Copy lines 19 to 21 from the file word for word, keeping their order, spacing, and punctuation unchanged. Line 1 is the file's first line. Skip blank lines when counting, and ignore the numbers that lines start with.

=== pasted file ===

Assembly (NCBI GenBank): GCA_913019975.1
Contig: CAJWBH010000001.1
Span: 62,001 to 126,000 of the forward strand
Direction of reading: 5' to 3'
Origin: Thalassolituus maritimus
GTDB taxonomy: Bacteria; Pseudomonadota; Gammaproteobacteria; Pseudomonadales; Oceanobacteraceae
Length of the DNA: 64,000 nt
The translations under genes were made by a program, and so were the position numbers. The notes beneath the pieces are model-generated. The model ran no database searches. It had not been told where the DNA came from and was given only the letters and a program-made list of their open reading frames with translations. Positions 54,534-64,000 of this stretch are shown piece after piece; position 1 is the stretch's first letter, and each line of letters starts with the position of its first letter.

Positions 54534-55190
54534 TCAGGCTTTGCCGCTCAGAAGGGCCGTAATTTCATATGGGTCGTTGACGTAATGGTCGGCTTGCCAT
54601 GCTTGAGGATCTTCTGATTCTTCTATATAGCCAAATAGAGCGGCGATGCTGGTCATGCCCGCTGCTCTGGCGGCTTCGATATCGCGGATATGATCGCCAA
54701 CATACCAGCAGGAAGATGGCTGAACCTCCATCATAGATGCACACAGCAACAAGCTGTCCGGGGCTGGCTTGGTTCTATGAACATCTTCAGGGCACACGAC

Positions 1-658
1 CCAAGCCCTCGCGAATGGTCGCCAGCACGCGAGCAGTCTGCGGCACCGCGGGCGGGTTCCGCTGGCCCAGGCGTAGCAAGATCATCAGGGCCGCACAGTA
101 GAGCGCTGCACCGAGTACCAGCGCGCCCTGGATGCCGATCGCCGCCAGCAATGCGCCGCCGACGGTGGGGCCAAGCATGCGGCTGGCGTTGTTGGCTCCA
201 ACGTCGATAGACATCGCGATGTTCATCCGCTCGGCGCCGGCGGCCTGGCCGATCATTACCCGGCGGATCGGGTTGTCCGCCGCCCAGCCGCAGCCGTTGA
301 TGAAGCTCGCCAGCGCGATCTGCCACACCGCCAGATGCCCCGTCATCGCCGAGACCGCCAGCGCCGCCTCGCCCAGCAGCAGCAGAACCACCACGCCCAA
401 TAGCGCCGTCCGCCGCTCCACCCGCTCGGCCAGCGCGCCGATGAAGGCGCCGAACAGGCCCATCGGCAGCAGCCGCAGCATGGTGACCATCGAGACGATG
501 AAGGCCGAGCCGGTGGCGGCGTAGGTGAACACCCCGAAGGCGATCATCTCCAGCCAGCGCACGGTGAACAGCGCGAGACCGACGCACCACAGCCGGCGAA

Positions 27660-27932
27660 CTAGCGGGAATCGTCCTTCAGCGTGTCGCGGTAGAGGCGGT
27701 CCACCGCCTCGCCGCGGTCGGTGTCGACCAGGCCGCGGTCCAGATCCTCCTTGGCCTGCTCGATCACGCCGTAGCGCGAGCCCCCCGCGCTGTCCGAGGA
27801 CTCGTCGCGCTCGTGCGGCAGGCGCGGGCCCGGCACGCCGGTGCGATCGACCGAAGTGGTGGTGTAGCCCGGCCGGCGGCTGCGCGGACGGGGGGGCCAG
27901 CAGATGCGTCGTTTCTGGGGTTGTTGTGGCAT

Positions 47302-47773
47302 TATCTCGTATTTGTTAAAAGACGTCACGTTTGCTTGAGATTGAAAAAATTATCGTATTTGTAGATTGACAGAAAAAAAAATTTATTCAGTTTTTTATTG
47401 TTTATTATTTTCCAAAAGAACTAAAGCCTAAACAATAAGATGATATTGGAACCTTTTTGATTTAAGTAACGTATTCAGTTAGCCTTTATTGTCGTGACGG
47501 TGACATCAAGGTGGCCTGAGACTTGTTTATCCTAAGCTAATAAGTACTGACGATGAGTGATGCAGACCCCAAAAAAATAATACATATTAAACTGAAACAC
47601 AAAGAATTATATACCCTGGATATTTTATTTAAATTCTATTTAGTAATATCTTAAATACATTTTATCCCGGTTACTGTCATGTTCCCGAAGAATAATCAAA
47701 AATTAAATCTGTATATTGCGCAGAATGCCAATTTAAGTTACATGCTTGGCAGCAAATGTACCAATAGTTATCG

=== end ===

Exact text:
501 AAGGCCGAGCCGGTGGCGGCGTAGGTGAACACCCCGAAGGCGATCATCTCCAGCCAGCGCACGGTGAACAGCGCGAGACCGACGCACCACAGCCGGCGAA

Positions 27660-27932
27660 CTAGCGGGAATCGTCCTTCAGCGTGTCGCGGTAGAGGCGGT